In organic chemistry, a heterocyclic ring is a ring structure that contains more than one type of atom. Thus the name: "hetero" meaning "different", "cyclic" meaning "ring". Heterocyclic rings are contrasted with homocyclic rings.
Carbon is (in biological terms) the only element that can form stable homocyclic rings. The stability of carbon-carbon bonds means that carbon can quite easily form ring systems with different amounts of atoms, although 5 and 6 atom groups are most common. Heterocyclic rings are created by replacing one (or more) of those carbon atoms with an atom of another (or several) elements. In biochemistry, this is usually either oxygen, nitrogen or sulfur, although heterocyclic rings that incorporate metallic elements are also possible.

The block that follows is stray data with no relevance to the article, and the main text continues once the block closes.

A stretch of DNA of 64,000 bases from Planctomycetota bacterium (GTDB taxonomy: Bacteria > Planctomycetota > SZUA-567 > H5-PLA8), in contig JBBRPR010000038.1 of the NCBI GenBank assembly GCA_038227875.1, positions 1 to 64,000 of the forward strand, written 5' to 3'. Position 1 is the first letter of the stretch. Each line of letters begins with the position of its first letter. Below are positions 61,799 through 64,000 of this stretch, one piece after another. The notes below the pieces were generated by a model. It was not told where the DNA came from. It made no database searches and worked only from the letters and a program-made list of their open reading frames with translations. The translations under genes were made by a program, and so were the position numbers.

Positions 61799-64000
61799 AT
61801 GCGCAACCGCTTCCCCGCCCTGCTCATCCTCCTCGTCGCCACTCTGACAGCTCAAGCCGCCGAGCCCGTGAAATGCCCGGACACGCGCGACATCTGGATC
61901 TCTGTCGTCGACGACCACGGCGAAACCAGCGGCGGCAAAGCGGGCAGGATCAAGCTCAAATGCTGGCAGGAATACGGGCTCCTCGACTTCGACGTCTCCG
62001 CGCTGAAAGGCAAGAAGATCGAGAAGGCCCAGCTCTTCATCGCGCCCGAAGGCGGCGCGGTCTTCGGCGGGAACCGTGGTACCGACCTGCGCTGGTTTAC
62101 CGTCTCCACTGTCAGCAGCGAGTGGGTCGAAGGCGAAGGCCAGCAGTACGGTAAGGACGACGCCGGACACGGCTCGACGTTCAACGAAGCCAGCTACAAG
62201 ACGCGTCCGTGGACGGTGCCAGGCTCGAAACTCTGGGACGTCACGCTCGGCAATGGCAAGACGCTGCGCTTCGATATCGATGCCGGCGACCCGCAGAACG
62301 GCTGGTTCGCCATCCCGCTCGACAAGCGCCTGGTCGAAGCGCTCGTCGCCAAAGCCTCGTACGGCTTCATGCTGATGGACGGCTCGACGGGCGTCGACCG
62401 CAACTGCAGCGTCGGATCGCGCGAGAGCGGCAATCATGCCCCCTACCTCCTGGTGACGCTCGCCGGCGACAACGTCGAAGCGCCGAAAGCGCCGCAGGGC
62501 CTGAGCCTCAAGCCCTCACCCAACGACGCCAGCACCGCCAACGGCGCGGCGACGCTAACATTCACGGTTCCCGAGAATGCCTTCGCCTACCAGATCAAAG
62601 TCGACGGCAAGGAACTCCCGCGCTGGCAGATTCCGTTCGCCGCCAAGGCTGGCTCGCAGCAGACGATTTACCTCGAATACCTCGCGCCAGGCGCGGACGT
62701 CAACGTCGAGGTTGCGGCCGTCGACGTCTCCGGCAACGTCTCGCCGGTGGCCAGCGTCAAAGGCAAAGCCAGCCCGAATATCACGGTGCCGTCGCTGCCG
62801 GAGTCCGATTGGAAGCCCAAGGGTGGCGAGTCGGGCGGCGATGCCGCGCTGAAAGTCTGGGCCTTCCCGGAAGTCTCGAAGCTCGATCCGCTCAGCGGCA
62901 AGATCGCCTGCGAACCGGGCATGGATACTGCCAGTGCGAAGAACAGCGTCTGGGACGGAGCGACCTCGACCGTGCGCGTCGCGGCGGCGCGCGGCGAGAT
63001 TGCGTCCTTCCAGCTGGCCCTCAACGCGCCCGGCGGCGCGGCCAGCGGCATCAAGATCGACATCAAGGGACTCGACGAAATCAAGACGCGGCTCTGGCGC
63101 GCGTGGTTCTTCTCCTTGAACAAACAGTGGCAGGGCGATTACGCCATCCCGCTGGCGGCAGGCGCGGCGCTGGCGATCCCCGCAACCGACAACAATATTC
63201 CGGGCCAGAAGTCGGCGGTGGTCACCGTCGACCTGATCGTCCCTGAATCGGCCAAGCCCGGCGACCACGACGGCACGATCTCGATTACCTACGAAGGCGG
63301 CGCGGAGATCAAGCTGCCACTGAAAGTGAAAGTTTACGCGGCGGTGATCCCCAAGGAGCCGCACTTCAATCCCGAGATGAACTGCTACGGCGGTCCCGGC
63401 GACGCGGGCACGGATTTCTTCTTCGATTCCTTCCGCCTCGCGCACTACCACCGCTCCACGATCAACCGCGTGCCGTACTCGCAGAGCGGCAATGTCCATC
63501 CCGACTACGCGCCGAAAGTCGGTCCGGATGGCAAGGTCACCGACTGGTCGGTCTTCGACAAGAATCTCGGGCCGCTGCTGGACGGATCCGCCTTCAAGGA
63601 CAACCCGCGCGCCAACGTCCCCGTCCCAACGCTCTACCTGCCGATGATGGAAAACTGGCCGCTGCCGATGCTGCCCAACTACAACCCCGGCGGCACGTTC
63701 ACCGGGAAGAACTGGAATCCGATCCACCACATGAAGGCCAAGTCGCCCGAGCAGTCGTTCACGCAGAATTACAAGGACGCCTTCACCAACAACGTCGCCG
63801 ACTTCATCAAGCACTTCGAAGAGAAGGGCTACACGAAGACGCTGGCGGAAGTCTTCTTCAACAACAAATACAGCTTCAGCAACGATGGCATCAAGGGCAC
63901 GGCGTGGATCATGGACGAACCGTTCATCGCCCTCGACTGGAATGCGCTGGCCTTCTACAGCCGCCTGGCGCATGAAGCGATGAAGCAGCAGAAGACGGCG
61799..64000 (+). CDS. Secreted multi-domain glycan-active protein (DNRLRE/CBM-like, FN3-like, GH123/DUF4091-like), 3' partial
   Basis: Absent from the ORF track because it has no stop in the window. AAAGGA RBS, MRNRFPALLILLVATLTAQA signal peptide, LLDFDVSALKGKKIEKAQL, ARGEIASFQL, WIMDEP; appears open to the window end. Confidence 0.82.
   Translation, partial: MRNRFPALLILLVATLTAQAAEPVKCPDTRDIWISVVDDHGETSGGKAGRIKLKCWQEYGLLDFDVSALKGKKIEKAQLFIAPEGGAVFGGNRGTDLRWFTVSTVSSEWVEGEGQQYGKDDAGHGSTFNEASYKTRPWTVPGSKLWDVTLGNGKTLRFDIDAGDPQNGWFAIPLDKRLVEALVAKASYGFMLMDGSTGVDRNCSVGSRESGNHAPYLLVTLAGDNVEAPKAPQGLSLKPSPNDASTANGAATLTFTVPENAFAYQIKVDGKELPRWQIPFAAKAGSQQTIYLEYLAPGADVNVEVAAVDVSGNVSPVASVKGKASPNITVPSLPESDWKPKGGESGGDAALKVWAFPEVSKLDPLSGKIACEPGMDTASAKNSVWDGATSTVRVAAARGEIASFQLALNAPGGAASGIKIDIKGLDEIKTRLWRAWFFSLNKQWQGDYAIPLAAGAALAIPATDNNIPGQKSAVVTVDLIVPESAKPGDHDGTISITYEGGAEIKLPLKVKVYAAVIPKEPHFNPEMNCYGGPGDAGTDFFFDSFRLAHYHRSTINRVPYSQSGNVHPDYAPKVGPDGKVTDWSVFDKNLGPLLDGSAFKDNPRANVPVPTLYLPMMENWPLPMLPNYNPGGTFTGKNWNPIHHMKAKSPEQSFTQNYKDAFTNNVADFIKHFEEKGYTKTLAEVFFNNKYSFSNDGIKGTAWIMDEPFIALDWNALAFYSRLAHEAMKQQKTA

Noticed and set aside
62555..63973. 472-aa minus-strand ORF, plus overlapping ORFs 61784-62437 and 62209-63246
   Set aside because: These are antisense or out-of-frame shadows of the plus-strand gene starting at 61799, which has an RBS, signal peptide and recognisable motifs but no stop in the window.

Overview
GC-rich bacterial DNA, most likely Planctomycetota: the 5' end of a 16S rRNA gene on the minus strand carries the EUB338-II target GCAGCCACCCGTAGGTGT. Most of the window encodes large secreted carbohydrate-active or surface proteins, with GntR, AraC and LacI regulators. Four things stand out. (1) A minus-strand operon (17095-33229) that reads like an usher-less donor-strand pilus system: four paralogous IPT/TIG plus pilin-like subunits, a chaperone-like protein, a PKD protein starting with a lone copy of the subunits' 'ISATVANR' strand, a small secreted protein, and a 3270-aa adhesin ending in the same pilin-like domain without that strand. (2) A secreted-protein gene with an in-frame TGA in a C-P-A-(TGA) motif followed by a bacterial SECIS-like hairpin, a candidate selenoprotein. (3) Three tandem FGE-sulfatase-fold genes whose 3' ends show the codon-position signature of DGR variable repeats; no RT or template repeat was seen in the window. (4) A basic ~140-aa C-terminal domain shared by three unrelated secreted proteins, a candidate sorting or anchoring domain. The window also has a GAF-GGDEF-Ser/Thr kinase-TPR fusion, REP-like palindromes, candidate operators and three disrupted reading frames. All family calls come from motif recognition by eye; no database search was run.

Heterocyclic rings are one of the things that make organic chemistry so complicated. The replacement of a carbon by another element change the stability and electrostatics of a ring system. The different configurations and replacements of atoms in complicated heterocyclic ring structures quickly lead to factorial large numbers. While this is quite hard to keep track of and to understand, the different properties of the molecules involved also make life possible.